Kitchen renovations can change the whole mood of your home, creating a fresh new space to cook and spend time with family—but a remodel can have quite a few moving parts. Here are a few things you can do to make life easier before renovating your kitchen.
There are plenty of financing options available if you’re looking to renovate your kitchen, including getting a home improvement loan, using savings, borrowing against your home equity, or borrowing against the cash value of your whole life insurance or other permanent life insurance policy. Whatever option you choose, it’s important to leave room in your budget for unexpected expenses. Renovations often bring to light problems that homeowners aren’t aware of, such as faulty wiring or outdated plumbing. While you’ve probably already considered the cost of the remodel itself, it can be a good idea to set aside some funds for unanticipated issues.
Declutter the space
Kitchens tend to accumulate quite a bit of stuff over time, from small appliances that don’t work to dinnerware you forgot you had. Before you embark on a kitchen renovation, take stock of what you have and dispose of items you don’t want or need anymore. You don’t want your new kitchen to be full of old and unwanted things, so let go of whatever no longer sparks joy. Once you’ve rounded up the items you want to get rid of, divide them into piles based on what you can donate, what you can recycle, and what you can throw away.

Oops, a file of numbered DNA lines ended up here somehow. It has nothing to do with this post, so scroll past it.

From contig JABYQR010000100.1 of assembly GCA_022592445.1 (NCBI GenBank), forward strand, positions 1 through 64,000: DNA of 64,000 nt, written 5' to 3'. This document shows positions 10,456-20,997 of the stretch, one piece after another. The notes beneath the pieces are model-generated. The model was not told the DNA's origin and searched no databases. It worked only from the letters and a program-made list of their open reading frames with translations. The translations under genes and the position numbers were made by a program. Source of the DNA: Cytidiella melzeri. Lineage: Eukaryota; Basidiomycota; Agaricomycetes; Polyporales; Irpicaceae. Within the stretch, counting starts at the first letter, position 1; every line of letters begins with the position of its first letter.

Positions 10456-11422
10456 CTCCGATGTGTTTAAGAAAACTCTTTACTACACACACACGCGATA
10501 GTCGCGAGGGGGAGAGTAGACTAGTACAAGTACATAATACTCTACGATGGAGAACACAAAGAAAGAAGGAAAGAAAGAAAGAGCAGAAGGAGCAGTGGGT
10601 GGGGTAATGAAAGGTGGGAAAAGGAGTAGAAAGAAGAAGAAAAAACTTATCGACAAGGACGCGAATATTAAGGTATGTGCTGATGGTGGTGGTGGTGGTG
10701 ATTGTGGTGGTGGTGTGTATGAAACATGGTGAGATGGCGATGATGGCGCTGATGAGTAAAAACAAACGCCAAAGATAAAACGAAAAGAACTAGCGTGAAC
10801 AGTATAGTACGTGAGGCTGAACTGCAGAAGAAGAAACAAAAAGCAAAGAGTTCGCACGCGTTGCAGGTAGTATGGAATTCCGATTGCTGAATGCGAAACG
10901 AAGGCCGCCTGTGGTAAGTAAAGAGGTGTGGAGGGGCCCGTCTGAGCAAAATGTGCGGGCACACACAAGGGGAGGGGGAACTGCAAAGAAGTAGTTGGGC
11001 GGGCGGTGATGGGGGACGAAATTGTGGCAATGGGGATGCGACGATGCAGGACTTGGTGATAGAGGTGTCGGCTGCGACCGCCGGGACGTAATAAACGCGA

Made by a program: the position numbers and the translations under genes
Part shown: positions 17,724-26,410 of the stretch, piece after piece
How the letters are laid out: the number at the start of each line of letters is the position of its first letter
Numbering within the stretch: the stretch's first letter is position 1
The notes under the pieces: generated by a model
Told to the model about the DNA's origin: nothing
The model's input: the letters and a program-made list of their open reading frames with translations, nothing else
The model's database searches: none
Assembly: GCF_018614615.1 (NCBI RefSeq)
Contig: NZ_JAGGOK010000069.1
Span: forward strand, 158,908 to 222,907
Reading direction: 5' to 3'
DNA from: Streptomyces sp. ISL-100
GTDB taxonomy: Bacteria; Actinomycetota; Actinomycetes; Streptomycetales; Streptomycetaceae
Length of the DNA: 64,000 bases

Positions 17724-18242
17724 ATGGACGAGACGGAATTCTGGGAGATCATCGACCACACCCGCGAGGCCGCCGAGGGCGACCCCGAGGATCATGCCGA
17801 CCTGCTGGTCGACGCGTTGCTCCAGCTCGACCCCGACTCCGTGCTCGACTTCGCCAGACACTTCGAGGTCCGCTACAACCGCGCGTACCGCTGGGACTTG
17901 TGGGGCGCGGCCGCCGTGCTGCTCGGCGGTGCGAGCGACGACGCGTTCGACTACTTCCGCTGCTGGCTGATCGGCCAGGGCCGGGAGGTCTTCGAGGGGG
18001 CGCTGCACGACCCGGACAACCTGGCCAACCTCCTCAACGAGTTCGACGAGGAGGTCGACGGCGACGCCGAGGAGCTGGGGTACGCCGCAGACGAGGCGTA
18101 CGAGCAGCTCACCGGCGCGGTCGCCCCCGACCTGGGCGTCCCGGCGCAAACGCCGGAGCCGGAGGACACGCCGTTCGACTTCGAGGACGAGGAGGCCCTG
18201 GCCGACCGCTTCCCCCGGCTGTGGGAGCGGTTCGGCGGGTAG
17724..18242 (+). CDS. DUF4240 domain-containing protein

Plan your makeshift kitchen
Your contractor will give you his best estimate of how long the kitchen renovation will take, but unfortunately, there are no guarantees. Even if you’ve planned to eat out or get takeout during your reno, a makeshift kitchen helps if home improvements take longer than planned. If you’re fortunate enough to have a spare room or dining room, that’s a great spot for a temporary kitchenette. Otherwise, you can use a corner of the basement, garage, or even the living room. Remember to choose a well-ventilated area. You’ll want things like a microwave, a portable induction cooktop or hot plate, and slow cooker for some easy meals.
Get a head start on packing
Packing up your kitchen items can be a time-consuming task, so it’s a good idea to start early, with items you use less often. You’ll need to look for boxes and set up a storage area either in your home or elsewhere depending on how much stuff you have. A lot will depend on the size and style of your home (single-family homes may have more storage options than condos or co-ops), so look into renting a storage space if you’re short on room.
Utilizing the cash value through policy loans, surrenders, or cash withdrawals will reduce the death benefit; and may necessitate greater outlay than anticipated and/or result in an unexpected taxable event.